Describes the aims, approaches, and structure of the book. The basic issue addressed is the political principles that should govern global politics, and to analyse this the book posits six sets of questions, each of which is addressed in separate chapters that separately examine (moral) universalism, civil and political justice, distributive justice, political structures, just war, and humanitarian intervention. The author makes four points: that his concern is with political philosophy; that he refers to global rather than international political theory; that he examines global political theory rather than global ethics; and that he distinguishes three levels at which global political theory may operate—its relation to domestic political theory, the principles and institutions involved, and the application of these principles to specific issues. He also identifies the aims of the book, which are: to provide a defence of what is commonly termed a cosmopolitan political morality; to explore in depth and evaluate competing philosophical perspectives on these issues; and to emphasize that the topics examined in the book are very closely intertwined and cannot be engaged satisfactorily in isolation from one another. The four competing approaches that may be taken to global political theory (cosmopolitanism, realism, the ‘society of states’, and nationalism) are outlined in turn in order to provide a framework within which the six questions posited in the book are examined, and to stake out and defend the cosmopolitan approach taken.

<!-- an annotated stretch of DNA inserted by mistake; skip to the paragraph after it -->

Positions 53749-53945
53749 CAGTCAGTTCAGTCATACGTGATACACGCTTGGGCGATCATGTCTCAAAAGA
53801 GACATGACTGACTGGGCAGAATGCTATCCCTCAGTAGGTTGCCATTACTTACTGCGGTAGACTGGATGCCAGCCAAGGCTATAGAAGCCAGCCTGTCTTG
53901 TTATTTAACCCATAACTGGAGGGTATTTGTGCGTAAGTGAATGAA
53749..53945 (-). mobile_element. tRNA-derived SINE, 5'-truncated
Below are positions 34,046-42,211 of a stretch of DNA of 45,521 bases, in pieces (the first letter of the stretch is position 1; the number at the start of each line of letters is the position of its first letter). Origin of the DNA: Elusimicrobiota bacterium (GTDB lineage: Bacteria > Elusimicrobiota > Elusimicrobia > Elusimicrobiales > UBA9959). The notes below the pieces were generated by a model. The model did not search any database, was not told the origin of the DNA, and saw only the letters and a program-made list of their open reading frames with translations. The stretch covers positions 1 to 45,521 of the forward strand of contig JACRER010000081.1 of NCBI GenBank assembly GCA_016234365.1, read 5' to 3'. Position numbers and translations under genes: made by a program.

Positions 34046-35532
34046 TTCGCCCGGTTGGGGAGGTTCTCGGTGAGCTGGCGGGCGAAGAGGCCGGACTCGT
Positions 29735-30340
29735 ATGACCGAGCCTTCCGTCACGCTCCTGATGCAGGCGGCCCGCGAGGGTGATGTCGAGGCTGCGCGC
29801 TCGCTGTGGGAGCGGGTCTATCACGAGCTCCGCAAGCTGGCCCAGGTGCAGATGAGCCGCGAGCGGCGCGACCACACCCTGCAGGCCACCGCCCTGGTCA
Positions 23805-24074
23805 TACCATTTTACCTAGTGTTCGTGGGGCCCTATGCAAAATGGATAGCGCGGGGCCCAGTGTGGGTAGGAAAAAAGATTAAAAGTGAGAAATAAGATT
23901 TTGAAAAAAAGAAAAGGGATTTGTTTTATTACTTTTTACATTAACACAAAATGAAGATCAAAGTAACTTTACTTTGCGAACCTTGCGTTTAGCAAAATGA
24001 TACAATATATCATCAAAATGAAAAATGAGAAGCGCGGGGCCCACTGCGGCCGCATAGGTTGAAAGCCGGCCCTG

Keywords: civil justice, cosmopolitan political morality, cosmopolitanism, distributive justice, domestic political theory, global political theory, global politics, humanitarian intervention, just war, moral universalism, nationalism, political institutions, political justice, political morality, political philosophy, political structures, political theory, realism, society of states, universalism
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